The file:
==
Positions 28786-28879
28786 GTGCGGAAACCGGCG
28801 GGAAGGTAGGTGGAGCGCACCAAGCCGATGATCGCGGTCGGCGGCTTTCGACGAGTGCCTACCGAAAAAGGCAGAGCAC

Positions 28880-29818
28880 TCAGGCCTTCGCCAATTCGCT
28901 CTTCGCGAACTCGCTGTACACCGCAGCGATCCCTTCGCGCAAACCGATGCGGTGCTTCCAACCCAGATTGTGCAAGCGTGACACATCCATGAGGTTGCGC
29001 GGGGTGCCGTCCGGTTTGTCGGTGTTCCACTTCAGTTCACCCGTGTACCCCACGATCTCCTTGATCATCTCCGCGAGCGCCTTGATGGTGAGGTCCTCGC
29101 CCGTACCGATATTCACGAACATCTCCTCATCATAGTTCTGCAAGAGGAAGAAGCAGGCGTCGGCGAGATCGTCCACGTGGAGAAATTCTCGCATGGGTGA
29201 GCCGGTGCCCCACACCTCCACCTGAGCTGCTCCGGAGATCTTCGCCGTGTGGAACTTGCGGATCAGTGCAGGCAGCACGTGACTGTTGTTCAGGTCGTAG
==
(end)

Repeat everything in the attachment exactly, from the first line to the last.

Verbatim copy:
Positions 28786-28879
28786 GTGCGGAAACCGGCG
28801 GGAAGGTAGGTGGAGCGCACCAAGCCGATGATCGCGGTCGGCGGCTTTCGACGAGTGCCTACCGAAAAAGGCAGAGCAC

Positions 28880-29818
28880 TCAGGCCTTCGCCAATTCGCT
28901 CTTCGCGAACTCGCTGTACACCGCAGCGATCCCTTCGCGCAAACCGATGCGGTGCTTCCAACCCAGATTGTGCAAGCGTGACACATCCATGAGGTTGCGC
29001 GGGGTGCCGTCCGGTTTGTCGGTGTTCCACTTCAGTTCACCCGTGTACCCCACGATCTCCTTGATCATCTCCGCGAGCGCCTTGATGGTGAGGTCCTCGC
29101 CCGTACCGATATTCACGAACATCTCCTCATCATAGTTCTGCAAGAGGAAGAAGCAGGCGTCGGCGAGATCGTCCACGTGGAGAAATTCTCGCATGGGTGA
29201 GCCGGTGCCCCACACCTCCACCTGAGCTGCTCCGGAGATCTTCGCCGTGTGGAACTTGCGGATCAGTGCAGGCAGCACGTGACTGTTGTTCAGGTCGTAG